Hu's calling in for some R-E-S-P-E-C-T
The eastern and western halves of the US became “tied” together thanks to the railroads. And the railroads were stitched across the continent thanks in large part to thousands of Chinese labourers, among others. Now China’s President Hu Jintao is officially visiting that country to forge new ties – and gain critically important respect. By J BROOKS SPECTOR
A hundred-and-fifty years ago, thousands of poor Chinese labourers helped build America’s first transcontinental railroad linking California to the rest of the nation. They came to what the Chinese called “The Gold Mountain” to seek their fortunes in place of grinding poverty back home. Often, their work included the task of pouring the dangerously volatile nitroglycerin explosive into drilled holes in rocks so construction gangs could blast the way forward for the railroad track bed. Nitroglycerin was exquisitely unstable, but crucial for blasting and Alfred Nobel’s patented dynamite was still decades in the future. This week, Chinese President Hu Jintao began his own trip to The Gold Mountain – but he’s seeking respect rather than fortune.
The Chinese president will have four days in America, including two days in the Chicago area, a small private supper with Barack Obama and one of those glittering, full court pull-out-all-the-stops state dinners in the White House. This kind of honour has eluded Chinese rulers for 13 years in various official trips to The Gold Mountain.
Beyond the official meals, Hu will also spend time in the heartland around Chicago, away from Washington, with businesses and business leaders. Stops will include a visit to a clean energy project as well as time with a Chinese language class at one of those Confucius Institute cultural centres springing up like mushrooms all across America. There are now about 600 such institutes in the US, many on college and university campuses. These Confucius Institutes are an important part of the growing Chinese recognition of the importance of what scholar Joseph Nye called “soft power” matching China’s growing economic power and its military heft.
In scene-setter meetings with reporters in the weeks and days leading up to Hu’s visit, senior Obama administration officials like secretary of state Hillary Clinton, defence secretary Robert Gates and treasury secretary Tim Geithner have been at pains to stake out US government hopes for what could come from a closer, less awkward relationship with China. Prominent among these would be a freely floating Chinese currency that can rise in value to make American exports to China less costly (contributing somewhat to the US economic recovery and a decrease in unemployment) and also making Chinese exports less likely to undercut those of American manufacturers.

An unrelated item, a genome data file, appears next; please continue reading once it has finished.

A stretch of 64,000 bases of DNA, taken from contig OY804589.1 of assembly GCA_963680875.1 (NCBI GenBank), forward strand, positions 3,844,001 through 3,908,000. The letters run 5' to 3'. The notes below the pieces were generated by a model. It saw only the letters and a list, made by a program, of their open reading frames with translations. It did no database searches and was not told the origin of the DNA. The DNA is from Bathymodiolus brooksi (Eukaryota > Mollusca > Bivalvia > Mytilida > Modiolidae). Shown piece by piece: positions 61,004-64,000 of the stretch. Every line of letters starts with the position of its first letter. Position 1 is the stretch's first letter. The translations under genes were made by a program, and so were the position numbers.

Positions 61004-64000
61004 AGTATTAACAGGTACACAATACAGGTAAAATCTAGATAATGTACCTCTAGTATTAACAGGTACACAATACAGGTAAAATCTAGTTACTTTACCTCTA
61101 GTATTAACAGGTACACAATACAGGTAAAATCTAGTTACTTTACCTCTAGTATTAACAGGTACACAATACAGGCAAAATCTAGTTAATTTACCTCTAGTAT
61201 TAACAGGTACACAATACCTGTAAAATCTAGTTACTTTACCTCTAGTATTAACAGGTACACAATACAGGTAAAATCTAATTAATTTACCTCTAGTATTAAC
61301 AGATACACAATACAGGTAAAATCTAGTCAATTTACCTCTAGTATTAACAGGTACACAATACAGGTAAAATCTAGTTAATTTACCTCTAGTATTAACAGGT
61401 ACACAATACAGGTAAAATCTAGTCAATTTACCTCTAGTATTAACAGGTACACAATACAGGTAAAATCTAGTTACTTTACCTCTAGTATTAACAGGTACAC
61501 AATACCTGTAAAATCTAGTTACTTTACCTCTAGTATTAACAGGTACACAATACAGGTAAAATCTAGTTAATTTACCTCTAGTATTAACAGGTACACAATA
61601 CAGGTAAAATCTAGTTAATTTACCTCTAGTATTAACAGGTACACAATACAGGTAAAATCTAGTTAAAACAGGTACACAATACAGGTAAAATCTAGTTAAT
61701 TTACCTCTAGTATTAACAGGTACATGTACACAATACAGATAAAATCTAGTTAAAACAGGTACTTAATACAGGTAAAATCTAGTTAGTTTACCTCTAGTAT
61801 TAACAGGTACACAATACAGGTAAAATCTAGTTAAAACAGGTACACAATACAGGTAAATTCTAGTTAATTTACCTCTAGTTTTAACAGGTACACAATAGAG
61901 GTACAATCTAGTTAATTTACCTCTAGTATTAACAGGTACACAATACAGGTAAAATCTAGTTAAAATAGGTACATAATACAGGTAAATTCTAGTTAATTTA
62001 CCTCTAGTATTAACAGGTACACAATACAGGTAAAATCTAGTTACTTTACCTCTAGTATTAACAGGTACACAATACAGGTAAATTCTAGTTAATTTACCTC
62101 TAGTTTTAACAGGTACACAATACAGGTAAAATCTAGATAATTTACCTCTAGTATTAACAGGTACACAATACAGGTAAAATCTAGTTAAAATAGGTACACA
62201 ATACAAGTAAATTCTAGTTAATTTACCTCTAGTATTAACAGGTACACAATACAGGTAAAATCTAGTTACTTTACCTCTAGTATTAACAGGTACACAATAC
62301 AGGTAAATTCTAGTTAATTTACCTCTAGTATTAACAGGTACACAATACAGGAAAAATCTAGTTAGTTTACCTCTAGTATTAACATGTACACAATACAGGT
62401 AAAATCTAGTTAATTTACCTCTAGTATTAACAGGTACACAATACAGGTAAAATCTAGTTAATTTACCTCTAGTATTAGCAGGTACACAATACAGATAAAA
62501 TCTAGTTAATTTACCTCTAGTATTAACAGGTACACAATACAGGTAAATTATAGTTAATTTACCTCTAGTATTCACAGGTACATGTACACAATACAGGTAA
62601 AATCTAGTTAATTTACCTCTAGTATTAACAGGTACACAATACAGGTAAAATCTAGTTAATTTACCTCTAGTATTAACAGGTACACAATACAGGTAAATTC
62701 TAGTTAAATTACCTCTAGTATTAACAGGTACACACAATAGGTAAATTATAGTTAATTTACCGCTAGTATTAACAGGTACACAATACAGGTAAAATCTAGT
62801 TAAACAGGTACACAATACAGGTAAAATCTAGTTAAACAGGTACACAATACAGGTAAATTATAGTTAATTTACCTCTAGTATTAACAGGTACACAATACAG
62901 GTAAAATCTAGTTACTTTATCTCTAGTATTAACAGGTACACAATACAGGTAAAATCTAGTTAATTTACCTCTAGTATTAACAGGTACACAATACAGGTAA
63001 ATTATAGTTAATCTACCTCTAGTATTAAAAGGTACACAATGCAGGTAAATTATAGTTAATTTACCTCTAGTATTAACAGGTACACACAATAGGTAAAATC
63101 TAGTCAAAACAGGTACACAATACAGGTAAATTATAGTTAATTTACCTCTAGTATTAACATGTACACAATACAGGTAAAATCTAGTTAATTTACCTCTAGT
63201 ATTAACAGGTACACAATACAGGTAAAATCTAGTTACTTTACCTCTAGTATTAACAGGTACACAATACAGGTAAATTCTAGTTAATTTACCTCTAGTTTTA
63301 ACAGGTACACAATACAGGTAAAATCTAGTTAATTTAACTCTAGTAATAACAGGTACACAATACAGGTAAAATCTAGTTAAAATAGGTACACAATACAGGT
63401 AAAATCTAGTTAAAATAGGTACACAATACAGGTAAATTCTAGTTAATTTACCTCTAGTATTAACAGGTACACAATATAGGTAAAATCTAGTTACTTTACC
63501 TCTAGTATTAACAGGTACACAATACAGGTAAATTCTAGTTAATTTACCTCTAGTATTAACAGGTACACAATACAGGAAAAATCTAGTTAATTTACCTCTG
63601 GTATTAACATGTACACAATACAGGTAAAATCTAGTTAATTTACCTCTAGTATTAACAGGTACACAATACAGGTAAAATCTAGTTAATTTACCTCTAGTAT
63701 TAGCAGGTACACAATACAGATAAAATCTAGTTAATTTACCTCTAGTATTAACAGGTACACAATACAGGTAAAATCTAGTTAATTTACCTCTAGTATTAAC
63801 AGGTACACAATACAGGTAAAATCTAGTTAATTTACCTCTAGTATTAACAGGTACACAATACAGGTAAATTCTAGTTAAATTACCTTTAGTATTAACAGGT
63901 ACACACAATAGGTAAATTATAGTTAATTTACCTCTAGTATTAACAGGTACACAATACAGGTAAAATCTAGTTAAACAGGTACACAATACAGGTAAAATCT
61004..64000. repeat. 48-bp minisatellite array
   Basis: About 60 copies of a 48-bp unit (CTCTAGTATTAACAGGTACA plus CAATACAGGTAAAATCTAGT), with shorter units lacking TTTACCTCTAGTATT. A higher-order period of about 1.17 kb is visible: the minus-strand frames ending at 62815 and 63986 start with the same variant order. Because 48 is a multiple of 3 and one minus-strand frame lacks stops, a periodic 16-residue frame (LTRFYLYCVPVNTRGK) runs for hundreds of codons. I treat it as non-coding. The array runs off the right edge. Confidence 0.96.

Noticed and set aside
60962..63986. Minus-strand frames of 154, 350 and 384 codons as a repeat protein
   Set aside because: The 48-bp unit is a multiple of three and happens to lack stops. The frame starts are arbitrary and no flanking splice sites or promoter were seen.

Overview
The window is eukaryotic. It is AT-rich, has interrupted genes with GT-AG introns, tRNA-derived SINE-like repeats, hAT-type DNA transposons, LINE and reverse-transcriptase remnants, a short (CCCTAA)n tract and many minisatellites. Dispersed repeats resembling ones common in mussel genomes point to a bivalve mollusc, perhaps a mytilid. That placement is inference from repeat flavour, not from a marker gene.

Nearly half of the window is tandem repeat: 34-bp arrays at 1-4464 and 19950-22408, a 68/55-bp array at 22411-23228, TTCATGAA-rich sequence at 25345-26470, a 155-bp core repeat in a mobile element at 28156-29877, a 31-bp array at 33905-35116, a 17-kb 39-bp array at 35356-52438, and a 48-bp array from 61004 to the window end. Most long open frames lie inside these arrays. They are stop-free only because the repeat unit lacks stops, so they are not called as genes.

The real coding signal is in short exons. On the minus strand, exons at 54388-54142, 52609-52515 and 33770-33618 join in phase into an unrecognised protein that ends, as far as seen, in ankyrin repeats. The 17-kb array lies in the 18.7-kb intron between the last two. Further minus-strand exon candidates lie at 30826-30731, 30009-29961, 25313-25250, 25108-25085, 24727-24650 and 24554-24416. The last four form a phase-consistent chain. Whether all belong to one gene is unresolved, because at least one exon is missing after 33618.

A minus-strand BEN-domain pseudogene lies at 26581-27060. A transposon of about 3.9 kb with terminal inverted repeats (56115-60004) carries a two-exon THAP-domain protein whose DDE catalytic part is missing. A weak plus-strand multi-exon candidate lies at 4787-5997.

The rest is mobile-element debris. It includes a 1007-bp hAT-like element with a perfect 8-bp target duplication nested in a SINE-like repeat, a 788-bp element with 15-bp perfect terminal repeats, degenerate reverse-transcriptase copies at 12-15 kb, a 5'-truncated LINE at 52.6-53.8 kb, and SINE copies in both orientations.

Similarly, American strategists are peering at the horizon anxiously looking for a less broad–shouldered, less boisterous, less swaggering Chinese military presence along the East Asian littoral, and in the South China Sea and the Eastern Pacific, as well as at new Chinese armaments like stealth aircraft and anti-aircraft carrier weapons. Along the way, too, American officials are plumping for a greater Chinese willingness to embrace what they have defined as a fuller commitment to measures to deal with climate change, as well as “the universal values” inherent in the protection of human rights rather than the imprisonment of Nobel Peace Prize winners, for example.
Finally, American officials have explained they look forward to gaining a more sustained, engaged, visible effort by China in dealing with North Korea and Iran, especially around the development of nuclear weapons, weapons testing or the refinement of weapons-grade fissile material.